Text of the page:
Magellan Midstream Partners LP (MMP) shares fell the morning of Friday, Jan. 5, after Credit Suisse initiated the stock at an Underperform due to its high valuation.
Shares of the Tulsa, Okla.-based company were down about 1.2% on lower-than-average trading volume to $72.27 by 12:00 p.m. EST on Friday. Credit Suisse established a $61 price target on the stock.
The team of research analysts at Credit Suisse said Magellan is one of the best-in-class liquids names with a strong, stable business because it is one of the least commodity sensitive names in its midstream coverage. That being said, they noted that the petroleum pipeline company trades at a premium compared to its competitors.
"While valuation has been elevated versus peers historically, we think this premium moderates going forward as more names move toward adopting the self-funding model -- and this is what drives our Underperform rating," wrote the Credit Suisse analysts, including Kristina Kazarlan, in a Jan. 4 research note. "To be clear, we think the fundamental story keeps -- but think a moderation in the multiple is warranted."
The top risk for Magellan is the "dilution of the strong story," through either expensive mergers and acquisitions or poorly-contracted Permian projects, the analysts added.
Refined products and crude systems make up approximately 90% of the business and volatility has been limited through strong contracts, Credit Suisse said. Magellan owns and operates more than 10,000 miles of liquids pipelines through the U.S.
Magellan has been considering the creation of a crude oil marketing affiliate to buy, sell and ship crude oil, but the Federal Energy Regulatory Commission, or FERC, denied their proposal because it would violate the Interstate Commerce Act. Following the decision, Magellan submitted on Dec. 22, 2017, a request for additional clarification from FERC.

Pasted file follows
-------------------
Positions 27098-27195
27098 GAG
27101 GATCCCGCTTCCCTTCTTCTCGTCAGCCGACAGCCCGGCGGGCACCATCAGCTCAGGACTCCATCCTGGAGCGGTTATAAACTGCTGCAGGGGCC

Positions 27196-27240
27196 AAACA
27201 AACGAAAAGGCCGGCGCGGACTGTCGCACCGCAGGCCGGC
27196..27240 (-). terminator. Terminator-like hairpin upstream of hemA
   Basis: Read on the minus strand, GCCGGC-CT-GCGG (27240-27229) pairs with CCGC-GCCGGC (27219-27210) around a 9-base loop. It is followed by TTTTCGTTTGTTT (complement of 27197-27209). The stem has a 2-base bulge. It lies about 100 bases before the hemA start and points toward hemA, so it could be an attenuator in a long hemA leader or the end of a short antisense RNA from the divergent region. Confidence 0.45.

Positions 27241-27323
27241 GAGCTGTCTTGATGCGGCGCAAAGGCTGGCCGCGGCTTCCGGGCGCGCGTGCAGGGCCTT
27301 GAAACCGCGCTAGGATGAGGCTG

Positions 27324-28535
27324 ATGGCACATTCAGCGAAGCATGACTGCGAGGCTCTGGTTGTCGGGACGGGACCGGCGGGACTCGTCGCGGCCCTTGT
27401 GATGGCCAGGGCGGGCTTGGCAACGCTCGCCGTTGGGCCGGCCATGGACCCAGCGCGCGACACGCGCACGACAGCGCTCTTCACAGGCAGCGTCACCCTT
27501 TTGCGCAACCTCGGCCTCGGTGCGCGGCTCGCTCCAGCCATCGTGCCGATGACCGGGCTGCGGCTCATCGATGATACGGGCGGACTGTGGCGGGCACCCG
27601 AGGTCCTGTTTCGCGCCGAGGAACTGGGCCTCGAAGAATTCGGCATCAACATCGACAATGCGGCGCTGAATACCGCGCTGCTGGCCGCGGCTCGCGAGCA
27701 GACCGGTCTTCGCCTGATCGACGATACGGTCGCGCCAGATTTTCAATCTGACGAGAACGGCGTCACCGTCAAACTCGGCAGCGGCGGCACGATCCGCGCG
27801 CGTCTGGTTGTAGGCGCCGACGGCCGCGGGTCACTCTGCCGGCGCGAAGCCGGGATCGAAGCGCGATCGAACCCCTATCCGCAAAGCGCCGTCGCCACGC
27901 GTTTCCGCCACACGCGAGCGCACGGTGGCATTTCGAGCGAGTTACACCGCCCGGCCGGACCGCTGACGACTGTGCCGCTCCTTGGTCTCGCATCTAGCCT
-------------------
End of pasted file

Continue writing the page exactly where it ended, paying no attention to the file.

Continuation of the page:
It is unclear if Magellan can move forward with creating a marketing affiliate despite the fact that FERC's decision or how adding a marketing business could affect the share price, but Credit Suisse implied that increased volatility would be expected.
In mid-December 2017, TheStreet's Jim Cramer said that Magellan's limited revenue exposure to fossil fuel prices and strong distribution yield make it a core holding in his charitable trust, Action Alerts PLUS.
"Now, 85% of the company's revenues are collected from fees through their tolls and pipelines," Cramer said. "So, although it relates to commodities, it does not have much exposure to fossil fuel prices."
"We do think that the landlocked oil from the Permian will have to use Magellan Midstream and they have the one pipe that has still more room," Cramer continued.
The company's Longhorn pipeline services the Permian Basin; Magellan also proposed a new pipeline to transport crude oil from the Permian and Eagle Ford Basins to destinations in the Corpus Christi and Houston, Texas markets.
In a Jan. 3 note to AAP subscribers, Cramer and his team reiterated their preference in Magellan, as it still has "plenty of room to run," adding that they have no plans to sell at current levels.
Last month, BMO Capital Markets also initiated Magellan, but took the opposite view of Credit Suisse, rating the stock at Outperform with an $80 price target.
There are nine Buys, seven Holds and three Sells on Magellan stock, according to Bloomberg data.
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